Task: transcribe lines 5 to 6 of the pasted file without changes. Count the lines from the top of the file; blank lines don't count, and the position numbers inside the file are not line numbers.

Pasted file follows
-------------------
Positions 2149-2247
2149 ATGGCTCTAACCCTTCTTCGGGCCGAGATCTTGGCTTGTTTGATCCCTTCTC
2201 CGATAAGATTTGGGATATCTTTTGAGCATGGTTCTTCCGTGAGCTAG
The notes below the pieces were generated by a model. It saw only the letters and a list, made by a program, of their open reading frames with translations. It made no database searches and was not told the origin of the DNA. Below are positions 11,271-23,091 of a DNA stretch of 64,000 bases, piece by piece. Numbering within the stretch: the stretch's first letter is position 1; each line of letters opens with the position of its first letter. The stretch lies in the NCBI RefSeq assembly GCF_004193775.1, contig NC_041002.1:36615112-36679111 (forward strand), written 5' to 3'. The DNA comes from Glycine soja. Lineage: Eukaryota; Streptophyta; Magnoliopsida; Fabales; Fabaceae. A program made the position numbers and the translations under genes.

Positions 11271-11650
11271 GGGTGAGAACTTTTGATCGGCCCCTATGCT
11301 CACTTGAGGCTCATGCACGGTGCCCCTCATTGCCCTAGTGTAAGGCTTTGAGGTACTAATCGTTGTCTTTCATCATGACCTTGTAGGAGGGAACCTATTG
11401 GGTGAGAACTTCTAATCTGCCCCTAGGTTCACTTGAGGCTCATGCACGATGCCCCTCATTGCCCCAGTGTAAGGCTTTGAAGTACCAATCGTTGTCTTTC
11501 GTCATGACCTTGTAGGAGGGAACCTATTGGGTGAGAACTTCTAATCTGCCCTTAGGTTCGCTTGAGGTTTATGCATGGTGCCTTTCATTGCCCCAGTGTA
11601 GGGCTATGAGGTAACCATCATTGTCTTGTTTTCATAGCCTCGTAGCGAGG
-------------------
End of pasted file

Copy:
Positions 11271-11650
11271 GGGTGAGAACTTTTGATCGGCCCCTATGCT